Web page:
Wendell Berry, Agricultural Activist and Author, to be Honored with Adela Dwyer-St. Thomas of Villanova Peace Award

Wendell Berry

VILLANOVA, Pa. – The Center for Peace and Justice Education at Villanova University will present the 2012 Adela Dwyer-St. Thomas of Villanova Peace Award to Wendell Berry, a poet, author, cultural critic, conservationist and farmer often described as a “21st century Henry David Thoreau.” Established in 1990, the Adela Dwyer-St. Thomas of Villanova Peace Award recognizes an individual or group for outstanding contributions to the understanding of the meaning and conditions of justice and peace in human communities. This year’s award will be presented Tuesday, Nov. 13 at 4 p.m. in the Villanova Room of The Connelly Center located on the campus of Villanova University.

Berry is the author of more than 50 books of poetry, fiction and essays, and through his writing has devoted his life to spreading his message of living harmoniously with the earth. He believes that small-scale farming is essential to local economies, and that strong local economies are essential to the survival and well-being of the planet. Like Thoreau, one of Berry’s fundamental concerns is working out a basis for living a principled and simplified life. Recently, Berry was awarded the National Humanities Medal, the Cleanth Brooks Medal for Lifetime Achievement by the Fellowship of Southern Writers, and the Louis Bromfield Society Award. In April 2012, Berry delivered the 41st annual Jefferson Lecture in the Humanities, the highest honor the federal government has for “distinguished intellectual achievement” in the humanities.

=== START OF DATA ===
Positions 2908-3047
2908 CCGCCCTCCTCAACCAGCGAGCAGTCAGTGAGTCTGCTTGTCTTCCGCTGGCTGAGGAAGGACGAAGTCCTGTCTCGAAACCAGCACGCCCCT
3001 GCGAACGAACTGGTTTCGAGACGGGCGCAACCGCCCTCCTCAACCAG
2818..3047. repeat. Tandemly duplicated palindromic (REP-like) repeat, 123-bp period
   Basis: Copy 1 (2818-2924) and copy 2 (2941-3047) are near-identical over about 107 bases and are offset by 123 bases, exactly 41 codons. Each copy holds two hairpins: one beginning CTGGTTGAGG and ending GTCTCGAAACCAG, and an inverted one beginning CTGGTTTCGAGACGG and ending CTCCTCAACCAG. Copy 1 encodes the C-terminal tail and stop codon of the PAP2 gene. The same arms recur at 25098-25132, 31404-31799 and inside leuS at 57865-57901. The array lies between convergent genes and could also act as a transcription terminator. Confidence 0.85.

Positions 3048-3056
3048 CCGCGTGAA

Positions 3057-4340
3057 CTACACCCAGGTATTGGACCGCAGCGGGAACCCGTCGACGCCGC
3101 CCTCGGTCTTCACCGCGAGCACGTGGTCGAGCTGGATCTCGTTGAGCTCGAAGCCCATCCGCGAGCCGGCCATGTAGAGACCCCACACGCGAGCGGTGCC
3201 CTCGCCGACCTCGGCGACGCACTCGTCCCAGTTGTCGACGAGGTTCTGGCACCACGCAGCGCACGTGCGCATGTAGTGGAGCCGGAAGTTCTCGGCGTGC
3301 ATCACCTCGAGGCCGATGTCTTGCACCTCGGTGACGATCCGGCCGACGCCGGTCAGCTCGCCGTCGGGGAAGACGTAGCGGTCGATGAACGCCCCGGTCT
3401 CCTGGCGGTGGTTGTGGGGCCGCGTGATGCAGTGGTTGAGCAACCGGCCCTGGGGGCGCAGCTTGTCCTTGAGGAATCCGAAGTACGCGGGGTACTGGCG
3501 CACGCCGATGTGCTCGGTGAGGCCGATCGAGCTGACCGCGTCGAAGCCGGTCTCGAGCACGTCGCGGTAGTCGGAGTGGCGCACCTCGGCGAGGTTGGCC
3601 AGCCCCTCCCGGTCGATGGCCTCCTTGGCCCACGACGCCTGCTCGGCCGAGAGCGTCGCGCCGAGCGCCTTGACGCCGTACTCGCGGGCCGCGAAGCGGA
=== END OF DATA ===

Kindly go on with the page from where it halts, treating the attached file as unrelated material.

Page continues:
“Villanova University and the Center for Peace and Justice Education are deeply honored to award the 2012 Adela Dwyer/St. Thomas of Villanova Peace Award to Wendell Berry,” said Dr. Kathryn Getek Soltis, Director of Villanova’s Center for Peace and Justice Education. “As a farmer, author, poet, and cultural critic he has challenged us – as individuals and as a nation – to rethink our relationships with one another and with our land. Through it all, he reminds us of the care, integrity, and humility it takes to pursue peace.”

The University’s Center for Peace and Justice Education selects the award recipient from a list of candidates nominated by members of the Villanova University community. Past winners include Leymah Gbowee; Noam Chomsky; Daniel J. Berrigan; SJ; Sister Helen Prejean, CSJ; Project H.O.M.E.; and Archbishop Desmond Tutu.

About Villanova University: Since 1842, Villanova University’s Augustinian Catholic intellectual tradition has been the cornerstone of an academic community in which students learn to think critically, act compassionately and succeed while serving others. There are more than 10,000 undergraduate, graduate and law students in the University's five colleges – the College of Liberal Arts and Sciences, the Villanova School of Business, the College of Engineering, the College of Nursing and the Villanova University School of Law. As students grow intellectually, Villanova prepares them to become ethical leaders who create positive change everywhere life takes them.